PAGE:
Owner/President of G-5 Retail, Inc. and opened her first RTO
store, A Full House.
“From day one, we did payday loans, rent-to-own, retail, 90 days
same as cash, you name it. The way it breaks down is that 30% of
the Beloit transactions are retail purchases and the rest are
rent-to-own. And frankly, the payday loans complement the
business wonderfully. Customers come in for a loan and end up
looking at the merchandise on the floor.”
Interestingly enough, the one thing Beloit customers won’t see
on the sales floor are male employees. Gloria’s entire staff,
from delivery driver to service tech to store manager, are all
women. When asked if this was intentional, Gloria has a
“I would like to think that I hire the best qualified
candidate for every position. It just so happens that they were
all female. I have the same expectations for every employee. If
I expect a guy to lift it, I expect a woman to lift it. I also
expect them to be able to take a washer apart and repair it and
to perform routine maintenance on our vehicles. The entire
Beloit staff is female, but we have two other stores now and
there are a few male employees, as well.”
In fact, out of Gloria’s 13 employees, three are male and the
rest are women. And out of her three store managers (other A
Full House stores are located in McPherson, KS - opened February
2003; and Pratt, KS - opened October 2004) not one of them is a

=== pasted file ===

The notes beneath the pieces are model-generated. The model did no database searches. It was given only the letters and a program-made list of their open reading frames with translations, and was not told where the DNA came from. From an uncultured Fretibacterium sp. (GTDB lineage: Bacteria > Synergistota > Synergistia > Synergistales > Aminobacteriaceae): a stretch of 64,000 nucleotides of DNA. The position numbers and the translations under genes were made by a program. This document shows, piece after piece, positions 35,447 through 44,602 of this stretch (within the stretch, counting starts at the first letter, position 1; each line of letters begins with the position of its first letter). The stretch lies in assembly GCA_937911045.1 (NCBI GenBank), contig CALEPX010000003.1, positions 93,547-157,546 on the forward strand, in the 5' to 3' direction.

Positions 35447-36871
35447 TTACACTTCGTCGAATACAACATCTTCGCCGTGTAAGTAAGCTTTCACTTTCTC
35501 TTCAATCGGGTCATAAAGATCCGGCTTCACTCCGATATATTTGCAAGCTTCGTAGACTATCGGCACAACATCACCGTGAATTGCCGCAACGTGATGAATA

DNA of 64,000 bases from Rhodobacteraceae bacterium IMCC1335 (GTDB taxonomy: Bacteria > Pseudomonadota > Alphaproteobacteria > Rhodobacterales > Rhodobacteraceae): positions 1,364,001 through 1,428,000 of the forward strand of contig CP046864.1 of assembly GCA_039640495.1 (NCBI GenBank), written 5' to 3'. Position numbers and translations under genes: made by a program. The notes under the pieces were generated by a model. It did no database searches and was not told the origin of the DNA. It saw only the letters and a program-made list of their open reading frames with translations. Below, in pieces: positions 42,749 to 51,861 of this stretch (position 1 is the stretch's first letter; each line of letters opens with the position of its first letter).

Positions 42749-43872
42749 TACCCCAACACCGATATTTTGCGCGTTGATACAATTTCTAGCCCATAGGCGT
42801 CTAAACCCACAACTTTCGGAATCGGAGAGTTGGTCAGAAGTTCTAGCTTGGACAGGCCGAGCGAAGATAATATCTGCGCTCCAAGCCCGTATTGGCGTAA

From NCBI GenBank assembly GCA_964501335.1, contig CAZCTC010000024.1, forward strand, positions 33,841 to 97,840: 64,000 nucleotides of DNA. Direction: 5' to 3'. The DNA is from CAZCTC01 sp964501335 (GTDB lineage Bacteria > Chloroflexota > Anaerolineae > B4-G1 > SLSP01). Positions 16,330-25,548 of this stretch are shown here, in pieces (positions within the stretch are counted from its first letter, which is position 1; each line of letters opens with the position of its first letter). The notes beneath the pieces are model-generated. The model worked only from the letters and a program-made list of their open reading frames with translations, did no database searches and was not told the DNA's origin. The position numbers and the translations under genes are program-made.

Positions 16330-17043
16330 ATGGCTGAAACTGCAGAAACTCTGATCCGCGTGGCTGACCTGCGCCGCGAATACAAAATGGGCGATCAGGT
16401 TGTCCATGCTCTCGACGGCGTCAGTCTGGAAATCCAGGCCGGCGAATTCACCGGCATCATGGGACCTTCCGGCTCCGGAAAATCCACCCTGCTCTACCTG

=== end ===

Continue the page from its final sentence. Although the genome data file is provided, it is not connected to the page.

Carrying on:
“Like I said, my expectations are the same for every employee
and they come through every time. I have three great store
managers and I hope I get to keep them forever!”
Gloria has created a warm, friendly atmosphere in her company
where she just might get to keep her employees that long. After
experiencing high turnover among delivery drivers early on, she
upped the pay scale and added benefits such as health, dental
and life insurance, making it more of a management track. It
worked, since every one of her three current managers started as
a delivery driver.
“I’m in every store at least once a week, and sometimes twice. I
believe in working right beside the store staff. In fact, the
hard (collection) cases come right to me. When the store owner
knocks on the customer’s door the reaction you get is a little
That reaction must usually be good, since Gloria’s company went
from day one until this past September without experiencing a
single customer skip - that’s nearly a four-year stretch without
losing any merchandise.
“The benefit of operating in a rural environment is that my